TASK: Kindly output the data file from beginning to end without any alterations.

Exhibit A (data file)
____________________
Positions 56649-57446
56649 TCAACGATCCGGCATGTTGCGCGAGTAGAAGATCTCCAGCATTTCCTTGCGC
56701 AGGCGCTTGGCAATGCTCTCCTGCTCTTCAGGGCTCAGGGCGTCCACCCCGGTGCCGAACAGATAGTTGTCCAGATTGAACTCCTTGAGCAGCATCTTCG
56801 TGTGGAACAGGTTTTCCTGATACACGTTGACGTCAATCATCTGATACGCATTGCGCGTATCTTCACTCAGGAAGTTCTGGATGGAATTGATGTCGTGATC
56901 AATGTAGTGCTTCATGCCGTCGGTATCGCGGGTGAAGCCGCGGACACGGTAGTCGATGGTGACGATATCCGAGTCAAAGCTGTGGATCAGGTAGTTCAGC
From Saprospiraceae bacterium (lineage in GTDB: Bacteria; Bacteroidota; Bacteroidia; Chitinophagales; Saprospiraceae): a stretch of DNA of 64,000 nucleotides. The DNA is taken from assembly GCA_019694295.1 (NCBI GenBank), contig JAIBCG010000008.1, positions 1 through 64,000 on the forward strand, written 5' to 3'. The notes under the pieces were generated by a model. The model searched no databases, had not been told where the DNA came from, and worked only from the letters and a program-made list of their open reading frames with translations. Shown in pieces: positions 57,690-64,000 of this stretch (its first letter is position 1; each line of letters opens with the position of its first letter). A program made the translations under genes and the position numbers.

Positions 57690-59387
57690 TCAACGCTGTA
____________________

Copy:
Positions 56649-57446
56649 TCAACGATCCGGCATGTTGCGCGAGTAGAAGATCTCCAGCATTTCCTTGCGC
56701 AGGCGCTTGGCAATGCTCTCCTGCTCTTCAGGGCTCAGGGCGTCCACCCCGGTGCCGAACAGATAGTTGTCCAGATTGAACTCCTTGAGCAGCATCTTCG
56801 TGTGGAACAGGTTTTCCTGATACACGTTGACGTCAATCATCTGATACGCATTGCGCGTATCTTCACTCAGGAAGTTCTGGATGGAATTGATGTCGTGATC
56901 AATGTAGTGCTTCATGCCGTCGGTATCGCGGGTGAAGCCGCGGACACGGTAGTCGATGGTGACGATATCCGAGTCAAAGCTGTGGATCAGGTAGTTCAGC
From Saprospiraceae bacterium (lineage in GTDB: Bacteria; Bacteroidota; Bacteroidia; Chitinophagales; Saprospiraceae): a stretch of DNA of 64,000 nucleotides. The DNA is taken from assembly GCA_019694295.1 (NCBI GenBank), contig JAIBCG010000008.1, positions 1 through 64,000 on the forward strand, written 5' to 3'. The notes under the pieces were generated by a model. The model searched no databases, had not been told where the DNA came from, and worked only from the letters and a program-made list of their open reading frames with translations. Shown in pieces: positions 57,690-64,000 of this stretch (its first letter is position 1; each line of letters opens with the position of its first letter). A program made the translations under genes and the position numbers.

Positions 57690-59387
57690 TCAACGCTGTA